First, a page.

The fruit cure The story of extreme wellness turned sour

Jacqueline Alnes, 1991-

Book - 2023

"Jacqueline Alnes was a Division One runner during her freshman year of college, but her season was cut short by a series of inexplicable neurological symptoms. What started with a cough, escalated to Alnes collapsing on the track and experiencing months of unremembered episodes that stole her ability to walk and speak. Two years after quitting the team to heal, Alnes's symptoms returned with a severity that left her using a wheelchair for a period of months. She was admitted to an epilepsy center but doctors could not figure out the root cause of her symptoms. Desperate for answers, she turned to an online community centered around a strict, all-fruit diet which its adherents claimed could cure conditions like depression, eating ...disorders, addiction, anxiety, and vision problems. Alnes wasn't alone. From all over the world, people in pain, doubted or dismissed by medical authorities, or seeking a miracle diet that would relieve them of white, Western expectations placed on their figures, turned to fruit in hopes of releasing themselves from the perceived failings of their bodies"--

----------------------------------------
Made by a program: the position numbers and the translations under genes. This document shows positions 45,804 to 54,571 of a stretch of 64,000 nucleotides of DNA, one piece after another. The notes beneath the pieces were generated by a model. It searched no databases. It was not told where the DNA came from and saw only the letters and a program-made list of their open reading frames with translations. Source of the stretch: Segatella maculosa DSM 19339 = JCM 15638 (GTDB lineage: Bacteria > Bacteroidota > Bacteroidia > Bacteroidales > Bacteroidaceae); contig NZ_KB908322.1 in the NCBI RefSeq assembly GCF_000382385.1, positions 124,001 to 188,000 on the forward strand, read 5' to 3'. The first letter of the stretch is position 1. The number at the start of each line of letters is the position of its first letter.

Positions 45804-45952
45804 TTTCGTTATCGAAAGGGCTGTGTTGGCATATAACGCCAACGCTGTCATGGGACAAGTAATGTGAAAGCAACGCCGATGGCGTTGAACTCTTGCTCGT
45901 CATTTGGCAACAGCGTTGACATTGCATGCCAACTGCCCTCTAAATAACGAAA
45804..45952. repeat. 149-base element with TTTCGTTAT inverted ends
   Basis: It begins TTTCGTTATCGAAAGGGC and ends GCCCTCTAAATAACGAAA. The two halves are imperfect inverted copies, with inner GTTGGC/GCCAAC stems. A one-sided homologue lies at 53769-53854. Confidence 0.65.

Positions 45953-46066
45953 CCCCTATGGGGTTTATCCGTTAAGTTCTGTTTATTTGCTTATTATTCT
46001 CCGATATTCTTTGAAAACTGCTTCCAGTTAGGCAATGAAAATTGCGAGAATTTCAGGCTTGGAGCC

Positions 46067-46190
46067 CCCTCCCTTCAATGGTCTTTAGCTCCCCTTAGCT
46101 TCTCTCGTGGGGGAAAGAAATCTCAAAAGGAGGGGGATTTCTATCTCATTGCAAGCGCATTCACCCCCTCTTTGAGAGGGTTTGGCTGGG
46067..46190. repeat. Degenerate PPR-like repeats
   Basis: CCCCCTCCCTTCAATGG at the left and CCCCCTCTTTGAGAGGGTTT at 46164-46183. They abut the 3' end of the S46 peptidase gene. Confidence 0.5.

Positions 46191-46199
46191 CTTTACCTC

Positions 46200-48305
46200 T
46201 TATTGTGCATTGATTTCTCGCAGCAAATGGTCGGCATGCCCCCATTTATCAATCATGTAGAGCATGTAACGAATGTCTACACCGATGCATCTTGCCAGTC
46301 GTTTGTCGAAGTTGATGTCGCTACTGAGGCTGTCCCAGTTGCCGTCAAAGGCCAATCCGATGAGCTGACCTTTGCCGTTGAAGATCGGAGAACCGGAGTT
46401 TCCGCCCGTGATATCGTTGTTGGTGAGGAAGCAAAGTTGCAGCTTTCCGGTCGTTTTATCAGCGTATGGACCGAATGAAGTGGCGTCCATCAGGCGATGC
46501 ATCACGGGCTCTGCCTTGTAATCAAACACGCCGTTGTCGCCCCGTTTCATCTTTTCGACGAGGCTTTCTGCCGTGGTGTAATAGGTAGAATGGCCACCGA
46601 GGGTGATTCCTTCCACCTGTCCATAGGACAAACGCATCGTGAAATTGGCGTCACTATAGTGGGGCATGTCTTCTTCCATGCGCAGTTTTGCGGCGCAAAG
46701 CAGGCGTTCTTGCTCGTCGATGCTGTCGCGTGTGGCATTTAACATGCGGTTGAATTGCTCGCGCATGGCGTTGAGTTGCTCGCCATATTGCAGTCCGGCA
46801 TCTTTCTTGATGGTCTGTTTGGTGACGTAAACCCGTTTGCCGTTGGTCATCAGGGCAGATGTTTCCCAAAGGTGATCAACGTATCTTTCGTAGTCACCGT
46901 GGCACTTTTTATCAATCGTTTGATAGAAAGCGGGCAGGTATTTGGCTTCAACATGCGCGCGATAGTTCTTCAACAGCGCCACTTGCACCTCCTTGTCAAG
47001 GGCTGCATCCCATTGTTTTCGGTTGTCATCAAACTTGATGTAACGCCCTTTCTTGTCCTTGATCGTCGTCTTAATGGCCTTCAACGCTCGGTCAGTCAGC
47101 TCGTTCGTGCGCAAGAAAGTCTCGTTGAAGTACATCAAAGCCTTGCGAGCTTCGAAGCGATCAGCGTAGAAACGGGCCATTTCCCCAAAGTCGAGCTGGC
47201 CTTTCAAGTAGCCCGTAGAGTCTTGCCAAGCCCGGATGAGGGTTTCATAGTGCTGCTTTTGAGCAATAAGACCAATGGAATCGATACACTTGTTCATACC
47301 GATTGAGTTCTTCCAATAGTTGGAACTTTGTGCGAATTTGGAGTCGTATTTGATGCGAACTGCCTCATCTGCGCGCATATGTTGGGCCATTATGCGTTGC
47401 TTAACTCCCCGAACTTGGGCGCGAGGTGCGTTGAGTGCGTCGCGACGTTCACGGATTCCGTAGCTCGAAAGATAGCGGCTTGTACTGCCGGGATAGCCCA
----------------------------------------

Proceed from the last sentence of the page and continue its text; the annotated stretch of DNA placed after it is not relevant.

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2nd Floor New Shelf 616.8526/Alnes (NEW SHELF) Due Jun 6, 2024
autobiographies (literary works)
Brooklyn : Melville House Publishing 2023.
Main Author
Jacqueline Alnes, 1991- (author)
Physical Description
307 pages ; 24 cm
Includes bibliographical references (pages [281]-307).
  • Prologue
  • 1. The First Fall
  • 2. Edenburg